Key resources from this talk:
- Dweck’s Mindset
- Mindset, my post
- Jonathan’s Google Bookshelf: 21st century teaching and learning
- Jonathan’s Google Bookshelf: Books about independent schools
- Twitter: An excellent, comprehensive guide to the power of Twitter for educators.
- A directory of educators on Twitter, by grade/subject. (Add yourself!)
- Twitter: Follow Me
- Brain Rules
- My post on using Brain Rules for experiments in learning
- Cybraryman’s amazing set of resources for new teachers.
Independent Schools—Reflecting on the difference
My own story, switching from a fine public school to an excellent independent school from 7th to 8th grade.
Qualities of the Independent School Environment:
- Small Classes,
- High Expectations,
- Academic Rigor,
- Relationships & Community,
- Intellectual Curiosity and Engagement,
- the Whole Child
Faculty members are absolutely at the heart of this—and your role is obviously and entirely essential to this.
To fulfill our mission, to be the heart of the community, we must place a very high value on relationship building.
When you speak to alumni, even decades letter, they talk about the relationships they had with teachers—the times they sat under a tree and talked philosophy, the times they “hung” out in your classroom after school, the coaching they got on the sports field or in the theater, the trips they took with you hiking, biking, to Mexico, or community service.
Your role in marketing. Maybe marketing is an ugly word, but this is the simple truth—every school in AZ, public, private, charter, is competing for students. Fiercely competing. This is partly mission-driven and idealistic: each sector and each school ought to believe fervently that it providing the best education available, and so marketing is evangelizing: selling your school so they can have the best ed. Now, you can view this as mercenary and financial—and it is: your salaries, and your school’s funding for everything you want to do, is only improved by your successful marketing of the school.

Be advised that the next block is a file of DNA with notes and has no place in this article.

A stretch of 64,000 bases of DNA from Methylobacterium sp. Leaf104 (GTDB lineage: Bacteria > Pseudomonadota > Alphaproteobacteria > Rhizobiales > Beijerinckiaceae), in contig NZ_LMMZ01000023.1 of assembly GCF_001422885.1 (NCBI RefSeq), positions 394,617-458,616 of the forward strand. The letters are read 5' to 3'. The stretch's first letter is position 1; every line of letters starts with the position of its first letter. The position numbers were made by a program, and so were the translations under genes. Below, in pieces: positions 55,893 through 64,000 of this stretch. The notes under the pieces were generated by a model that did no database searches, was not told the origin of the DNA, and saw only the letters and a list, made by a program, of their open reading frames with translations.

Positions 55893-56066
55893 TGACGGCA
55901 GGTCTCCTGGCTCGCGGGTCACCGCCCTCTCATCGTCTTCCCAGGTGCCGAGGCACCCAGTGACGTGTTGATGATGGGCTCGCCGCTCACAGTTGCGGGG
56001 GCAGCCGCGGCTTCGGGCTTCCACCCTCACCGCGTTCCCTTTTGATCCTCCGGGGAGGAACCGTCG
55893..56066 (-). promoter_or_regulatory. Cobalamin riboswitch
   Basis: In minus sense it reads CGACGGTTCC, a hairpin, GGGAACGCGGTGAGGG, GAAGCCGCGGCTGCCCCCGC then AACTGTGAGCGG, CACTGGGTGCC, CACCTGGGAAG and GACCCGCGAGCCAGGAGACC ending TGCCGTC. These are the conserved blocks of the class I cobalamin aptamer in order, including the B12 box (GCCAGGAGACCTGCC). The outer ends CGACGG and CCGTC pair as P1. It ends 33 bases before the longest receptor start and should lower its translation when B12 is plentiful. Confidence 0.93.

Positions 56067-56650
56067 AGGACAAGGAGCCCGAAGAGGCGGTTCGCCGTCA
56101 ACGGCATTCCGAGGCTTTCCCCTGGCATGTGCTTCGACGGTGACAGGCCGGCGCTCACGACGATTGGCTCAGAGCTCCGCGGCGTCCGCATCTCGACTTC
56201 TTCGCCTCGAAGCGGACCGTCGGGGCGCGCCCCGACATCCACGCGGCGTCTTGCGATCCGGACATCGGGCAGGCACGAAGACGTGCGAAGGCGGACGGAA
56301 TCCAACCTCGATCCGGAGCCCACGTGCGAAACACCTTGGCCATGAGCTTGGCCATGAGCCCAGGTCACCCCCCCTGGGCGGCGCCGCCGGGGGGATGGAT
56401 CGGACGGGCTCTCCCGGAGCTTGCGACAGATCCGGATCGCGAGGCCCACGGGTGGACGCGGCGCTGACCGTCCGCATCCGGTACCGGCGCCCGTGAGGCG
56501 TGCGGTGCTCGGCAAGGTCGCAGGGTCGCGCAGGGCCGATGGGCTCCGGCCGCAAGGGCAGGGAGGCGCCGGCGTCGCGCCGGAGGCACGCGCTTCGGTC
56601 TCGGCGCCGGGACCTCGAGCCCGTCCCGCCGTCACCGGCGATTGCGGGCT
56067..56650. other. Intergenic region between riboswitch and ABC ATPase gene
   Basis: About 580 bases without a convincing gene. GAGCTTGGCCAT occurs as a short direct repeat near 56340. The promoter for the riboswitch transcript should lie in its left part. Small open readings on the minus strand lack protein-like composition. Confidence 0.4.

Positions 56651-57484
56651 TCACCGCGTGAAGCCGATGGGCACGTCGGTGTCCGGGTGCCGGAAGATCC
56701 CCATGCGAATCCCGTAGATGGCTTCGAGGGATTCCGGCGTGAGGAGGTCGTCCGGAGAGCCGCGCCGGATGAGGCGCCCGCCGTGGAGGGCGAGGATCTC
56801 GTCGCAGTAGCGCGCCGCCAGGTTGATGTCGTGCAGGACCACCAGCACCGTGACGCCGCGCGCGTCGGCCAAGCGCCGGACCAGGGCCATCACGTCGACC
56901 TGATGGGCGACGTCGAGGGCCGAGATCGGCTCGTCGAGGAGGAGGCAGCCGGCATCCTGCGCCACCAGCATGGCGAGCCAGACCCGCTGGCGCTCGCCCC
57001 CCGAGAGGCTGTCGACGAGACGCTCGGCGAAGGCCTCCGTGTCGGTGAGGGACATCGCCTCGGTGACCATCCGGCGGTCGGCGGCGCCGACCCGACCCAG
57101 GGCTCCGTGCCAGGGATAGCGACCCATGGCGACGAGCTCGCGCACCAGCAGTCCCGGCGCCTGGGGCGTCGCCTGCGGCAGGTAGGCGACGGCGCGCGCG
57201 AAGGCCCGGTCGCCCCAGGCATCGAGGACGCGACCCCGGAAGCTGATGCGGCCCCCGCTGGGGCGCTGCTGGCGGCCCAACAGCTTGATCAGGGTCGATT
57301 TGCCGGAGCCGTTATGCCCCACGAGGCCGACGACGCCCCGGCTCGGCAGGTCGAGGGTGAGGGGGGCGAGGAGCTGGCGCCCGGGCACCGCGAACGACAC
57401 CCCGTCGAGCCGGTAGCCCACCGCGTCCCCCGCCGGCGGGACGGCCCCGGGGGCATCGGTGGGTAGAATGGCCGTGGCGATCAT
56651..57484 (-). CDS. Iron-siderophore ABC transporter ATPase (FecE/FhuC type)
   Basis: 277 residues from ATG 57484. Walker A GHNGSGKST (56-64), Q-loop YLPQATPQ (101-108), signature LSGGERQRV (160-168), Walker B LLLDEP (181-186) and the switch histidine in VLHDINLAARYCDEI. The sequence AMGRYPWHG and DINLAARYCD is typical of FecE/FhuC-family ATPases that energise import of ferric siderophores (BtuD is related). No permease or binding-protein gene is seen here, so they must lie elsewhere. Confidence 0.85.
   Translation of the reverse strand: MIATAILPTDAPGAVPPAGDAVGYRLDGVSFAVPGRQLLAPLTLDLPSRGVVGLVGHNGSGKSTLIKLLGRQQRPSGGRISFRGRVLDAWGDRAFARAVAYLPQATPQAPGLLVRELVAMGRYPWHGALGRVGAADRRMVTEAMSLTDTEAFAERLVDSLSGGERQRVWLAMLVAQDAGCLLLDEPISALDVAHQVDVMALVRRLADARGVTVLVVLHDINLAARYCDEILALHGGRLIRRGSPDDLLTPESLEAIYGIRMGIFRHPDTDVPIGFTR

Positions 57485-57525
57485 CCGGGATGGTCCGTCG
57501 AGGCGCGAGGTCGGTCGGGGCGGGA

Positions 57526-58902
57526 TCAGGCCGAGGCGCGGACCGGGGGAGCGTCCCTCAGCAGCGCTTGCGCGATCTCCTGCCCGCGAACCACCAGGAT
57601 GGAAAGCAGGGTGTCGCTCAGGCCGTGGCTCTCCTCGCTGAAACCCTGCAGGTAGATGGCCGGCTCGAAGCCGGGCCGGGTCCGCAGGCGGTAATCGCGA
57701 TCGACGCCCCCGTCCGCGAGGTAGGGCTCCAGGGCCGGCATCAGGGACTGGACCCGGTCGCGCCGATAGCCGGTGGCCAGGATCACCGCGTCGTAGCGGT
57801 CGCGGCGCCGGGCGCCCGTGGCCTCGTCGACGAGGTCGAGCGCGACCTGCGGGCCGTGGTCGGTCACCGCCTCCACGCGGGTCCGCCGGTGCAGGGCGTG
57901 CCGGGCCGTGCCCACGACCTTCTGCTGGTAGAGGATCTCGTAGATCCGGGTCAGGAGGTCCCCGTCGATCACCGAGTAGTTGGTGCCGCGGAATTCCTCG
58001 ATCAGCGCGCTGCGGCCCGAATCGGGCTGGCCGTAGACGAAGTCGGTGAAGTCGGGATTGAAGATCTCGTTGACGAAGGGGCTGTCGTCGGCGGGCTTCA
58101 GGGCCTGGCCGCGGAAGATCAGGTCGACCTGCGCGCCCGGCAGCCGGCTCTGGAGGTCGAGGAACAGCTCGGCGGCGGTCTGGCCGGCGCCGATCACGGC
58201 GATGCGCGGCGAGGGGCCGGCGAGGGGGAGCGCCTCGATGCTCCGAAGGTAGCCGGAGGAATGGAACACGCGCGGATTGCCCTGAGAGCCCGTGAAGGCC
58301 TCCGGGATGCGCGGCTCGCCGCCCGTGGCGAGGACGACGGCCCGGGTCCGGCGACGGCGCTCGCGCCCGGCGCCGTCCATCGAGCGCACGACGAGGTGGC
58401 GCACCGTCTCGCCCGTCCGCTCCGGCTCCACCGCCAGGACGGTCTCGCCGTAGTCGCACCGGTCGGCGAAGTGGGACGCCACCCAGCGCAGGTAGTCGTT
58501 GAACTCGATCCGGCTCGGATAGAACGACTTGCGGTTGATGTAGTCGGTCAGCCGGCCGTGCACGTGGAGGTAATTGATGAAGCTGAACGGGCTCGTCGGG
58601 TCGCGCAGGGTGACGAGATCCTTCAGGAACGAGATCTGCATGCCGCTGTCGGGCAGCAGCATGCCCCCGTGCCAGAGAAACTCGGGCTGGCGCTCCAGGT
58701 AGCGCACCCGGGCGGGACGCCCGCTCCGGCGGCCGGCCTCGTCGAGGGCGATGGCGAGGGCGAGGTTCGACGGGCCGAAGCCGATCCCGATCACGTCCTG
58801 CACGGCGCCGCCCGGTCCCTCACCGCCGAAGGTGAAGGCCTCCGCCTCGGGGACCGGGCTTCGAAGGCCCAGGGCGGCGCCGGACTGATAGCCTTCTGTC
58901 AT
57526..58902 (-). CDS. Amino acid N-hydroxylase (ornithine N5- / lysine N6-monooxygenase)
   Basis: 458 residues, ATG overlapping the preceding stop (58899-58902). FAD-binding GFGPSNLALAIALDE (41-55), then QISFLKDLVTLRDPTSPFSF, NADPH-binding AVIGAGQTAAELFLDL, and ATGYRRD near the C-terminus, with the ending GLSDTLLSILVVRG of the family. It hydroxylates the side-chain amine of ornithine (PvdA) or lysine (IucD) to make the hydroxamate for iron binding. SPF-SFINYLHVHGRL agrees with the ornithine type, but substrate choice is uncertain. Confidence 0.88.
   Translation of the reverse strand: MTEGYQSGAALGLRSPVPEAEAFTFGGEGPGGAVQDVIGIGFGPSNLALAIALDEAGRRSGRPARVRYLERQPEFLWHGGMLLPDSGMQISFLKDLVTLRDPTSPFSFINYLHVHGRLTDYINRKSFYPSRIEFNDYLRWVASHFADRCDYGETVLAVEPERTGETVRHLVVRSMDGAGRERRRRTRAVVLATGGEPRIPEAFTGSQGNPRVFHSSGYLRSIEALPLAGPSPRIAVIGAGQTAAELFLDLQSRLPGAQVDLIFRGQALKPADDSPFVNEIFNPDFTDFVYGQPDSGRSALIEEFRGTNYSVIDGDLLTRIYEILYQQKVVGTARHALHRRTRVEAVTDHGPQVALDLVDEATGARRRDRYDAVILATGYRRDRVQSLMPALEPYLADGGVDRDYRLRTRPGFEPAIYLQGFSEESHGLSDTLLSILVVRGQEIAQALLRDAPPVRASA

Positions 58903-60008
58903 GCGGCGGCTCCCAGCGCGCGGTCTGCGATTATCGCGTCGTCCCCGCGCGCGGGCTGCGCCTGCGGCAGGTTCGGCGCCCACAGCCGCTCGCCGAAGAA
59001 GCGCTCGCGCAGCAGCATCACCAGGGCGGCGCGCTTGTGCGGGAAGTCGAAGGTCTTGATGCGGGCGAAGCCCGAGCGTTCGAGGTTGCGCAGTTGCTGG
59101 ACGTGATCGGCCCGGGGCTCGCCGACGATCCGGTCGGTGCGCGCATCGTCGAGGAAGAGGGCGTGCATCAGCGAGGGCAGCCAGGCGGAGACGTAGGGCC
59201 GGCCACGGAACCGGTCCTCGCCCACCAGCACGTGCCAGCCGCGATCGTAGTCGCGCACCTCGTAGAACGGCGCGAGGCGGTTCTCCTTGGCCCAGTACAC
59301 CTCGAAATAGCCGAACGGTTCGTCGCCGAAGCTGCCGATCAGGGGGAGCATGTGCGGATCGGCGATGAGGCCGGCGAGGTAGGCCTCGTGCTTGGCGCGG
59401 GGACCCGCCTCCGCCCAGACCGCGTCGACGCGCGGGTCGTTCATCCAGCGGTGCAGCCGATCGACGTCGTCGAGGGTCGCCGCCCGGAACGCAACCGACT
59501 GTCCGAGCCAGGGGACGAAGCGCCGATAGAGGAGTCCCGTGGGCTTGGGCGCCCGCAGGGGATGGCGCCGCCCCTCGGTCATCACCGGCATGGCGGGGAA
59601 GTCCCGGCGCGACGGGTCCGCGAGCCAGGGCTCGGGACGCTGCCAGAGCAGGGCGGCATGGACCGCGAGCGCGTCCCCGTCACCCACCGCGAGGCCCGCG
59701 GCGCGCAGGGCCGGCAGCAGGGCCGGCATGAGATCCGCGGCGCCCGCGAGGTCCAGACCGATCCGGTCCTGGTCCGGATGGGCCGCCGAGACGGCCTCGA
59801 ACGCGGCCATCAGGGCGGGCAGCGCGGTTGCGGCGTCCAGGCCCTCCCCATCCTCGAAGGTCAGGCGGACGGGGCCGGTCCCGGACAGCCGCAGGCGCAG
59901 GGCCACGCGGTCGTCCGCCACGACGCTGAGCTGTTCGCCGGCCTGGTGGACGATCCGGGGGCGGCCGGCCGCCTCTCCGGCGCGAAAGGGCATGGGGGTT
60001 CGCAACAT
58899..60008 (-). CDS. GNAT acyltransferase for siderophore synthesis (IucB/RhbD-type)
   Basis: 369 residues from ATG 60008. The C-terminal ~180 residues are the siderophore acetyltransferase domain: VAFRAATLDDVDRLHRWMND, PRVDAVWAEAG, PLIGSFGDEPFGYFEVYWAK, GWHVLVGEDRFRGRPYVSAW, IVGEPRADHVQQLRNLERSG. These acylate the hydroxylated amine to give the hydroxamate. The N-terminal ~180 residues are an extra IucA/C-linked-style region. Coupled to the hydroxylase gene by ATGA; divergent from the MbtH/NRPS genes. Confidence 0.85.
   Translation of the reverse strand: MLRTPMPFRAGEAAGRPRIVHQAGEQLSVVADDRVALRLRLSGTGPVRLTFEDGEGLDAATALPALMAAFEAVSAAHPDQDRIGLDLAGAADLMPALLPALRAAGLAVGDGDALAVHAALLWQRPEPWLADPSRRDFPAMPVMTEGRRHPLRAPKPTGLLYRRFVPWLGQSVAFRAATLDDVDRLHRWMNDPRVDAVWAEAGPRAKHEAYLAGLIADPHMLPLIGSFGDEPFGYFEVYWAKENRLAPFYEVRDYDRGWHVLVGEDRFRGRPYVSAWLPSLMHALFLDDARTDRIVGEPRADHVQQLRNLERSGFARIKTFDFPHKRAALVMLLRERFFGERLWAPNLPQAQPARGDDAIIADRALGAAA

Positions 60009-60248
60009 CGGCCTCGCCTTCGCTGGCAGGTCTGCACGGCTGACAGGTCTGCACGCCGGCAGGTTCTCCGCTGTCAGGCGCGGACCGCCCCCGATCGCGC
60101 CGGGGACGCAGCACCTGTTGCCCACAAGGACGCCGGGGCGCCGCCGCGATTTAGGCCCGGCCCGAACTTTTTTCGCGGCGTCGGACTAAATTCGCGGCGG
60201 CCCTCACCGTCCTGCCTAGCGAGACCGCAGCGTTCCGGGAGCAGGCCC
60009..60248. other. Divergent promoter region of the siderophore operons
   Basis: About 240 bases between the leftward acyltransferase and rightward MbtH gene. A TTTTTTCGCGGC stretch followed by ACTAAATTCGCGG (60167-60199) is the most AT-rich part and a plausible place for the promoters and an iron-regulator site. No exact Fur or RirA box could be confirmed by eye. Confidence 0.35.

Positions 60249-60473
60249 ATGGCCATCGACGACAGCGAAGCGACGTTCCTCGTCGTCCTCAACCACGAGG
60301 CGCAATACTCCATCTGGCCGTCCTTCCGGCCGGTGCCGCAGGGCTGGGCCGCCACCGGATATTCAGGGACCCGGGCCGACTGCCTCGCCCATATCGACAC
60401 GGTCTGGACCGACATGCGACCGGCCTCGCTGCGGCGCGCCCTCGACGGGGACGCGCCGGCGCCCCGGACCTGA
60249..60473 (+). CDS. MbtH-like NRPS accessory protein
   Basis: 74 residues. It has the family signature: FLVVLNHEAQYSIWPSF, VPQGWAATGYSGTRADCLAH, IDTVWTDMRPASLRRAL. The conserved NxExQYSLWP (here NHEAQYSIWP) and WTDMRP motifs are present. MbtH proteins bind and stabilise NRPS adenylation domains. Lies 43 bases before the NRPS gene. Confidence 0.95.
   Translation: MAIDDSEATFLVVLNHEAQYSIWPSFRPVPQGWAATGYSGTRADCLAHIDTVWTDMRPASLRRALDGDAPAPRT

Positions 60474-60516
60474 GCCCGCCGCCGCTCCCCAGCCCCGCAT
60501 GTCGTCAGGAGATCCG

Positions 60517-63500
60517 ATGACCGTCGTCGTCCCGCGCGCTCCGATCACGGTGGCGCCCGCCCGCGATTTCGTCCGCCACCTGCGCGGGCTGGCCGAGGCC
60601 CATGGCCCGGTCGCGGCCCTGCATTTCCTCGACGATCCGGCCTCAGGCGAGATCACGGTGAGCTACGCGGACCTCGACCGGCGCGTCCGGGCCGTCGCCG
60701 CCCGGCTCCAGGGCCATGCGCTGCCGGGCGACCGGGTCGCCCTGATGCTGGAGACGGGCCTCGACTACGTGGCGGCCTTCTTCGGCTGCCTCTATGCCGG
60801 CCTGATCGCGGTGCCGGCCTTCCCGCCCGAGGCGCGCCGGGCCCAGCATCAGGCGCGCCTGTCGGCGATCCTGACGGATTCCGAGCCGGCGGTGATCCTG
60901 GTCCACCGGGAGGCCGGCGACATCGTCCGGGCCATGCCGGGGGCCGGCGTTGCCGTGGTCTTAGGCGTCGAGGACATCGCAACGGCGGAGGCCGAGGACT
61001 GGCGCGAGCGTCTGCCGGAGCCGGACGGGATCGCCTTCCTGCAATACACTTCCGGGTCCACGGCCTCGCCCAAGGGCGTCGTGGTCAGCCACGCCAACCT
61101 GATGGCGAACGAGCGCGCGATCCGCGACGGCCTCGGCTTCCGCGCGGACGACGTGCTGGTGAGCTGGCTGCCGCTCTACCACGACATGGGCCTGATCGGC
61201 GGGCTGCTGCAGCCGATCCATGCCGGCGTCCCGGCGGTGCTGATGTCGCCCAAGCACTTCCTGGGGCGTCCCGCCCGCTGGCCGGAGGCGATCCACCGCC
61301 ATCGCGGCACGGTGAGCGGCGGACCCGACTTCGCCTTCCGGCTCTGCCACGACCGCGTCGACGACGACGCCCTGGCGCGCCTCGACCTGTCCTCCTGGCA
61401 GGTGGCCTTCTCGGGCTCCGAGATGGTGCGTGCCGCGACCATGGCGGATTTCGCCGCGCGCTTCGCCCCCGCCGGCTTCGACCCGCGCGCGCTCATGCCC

How can you help? Friendly, welcoming—every day. Smile. Greet students and parents, make them feel connected and included. Showcase excellent student work: presentations, special exhibits, online (!), newsletter, on bulletin boards. Be a proactive communicator, build relationships, inform, inform, inform. Boast. Commend your students. Tell your parents what you are able to do for student learning that you could not do in any other school.
With prospective parents—smile, engage, chat, talk about why you like teaching at this school, what draws you, what benefits it has. Show student work, and explain its high quality. Make your room welcoming.
A word more about money. By and large, independent receive no funding from any government source, and really are rarely recipients of much corporate or foundation support. Our parents are our funders—sometimes some alumni and some trustees, but mostly parents. We need their tuition payments, and we need their voluntary support. It is complicated—sometimes it is a pain in the neck—but it also protects and guarantees our autonomy from external forces, even as it places us in complex roles with parents.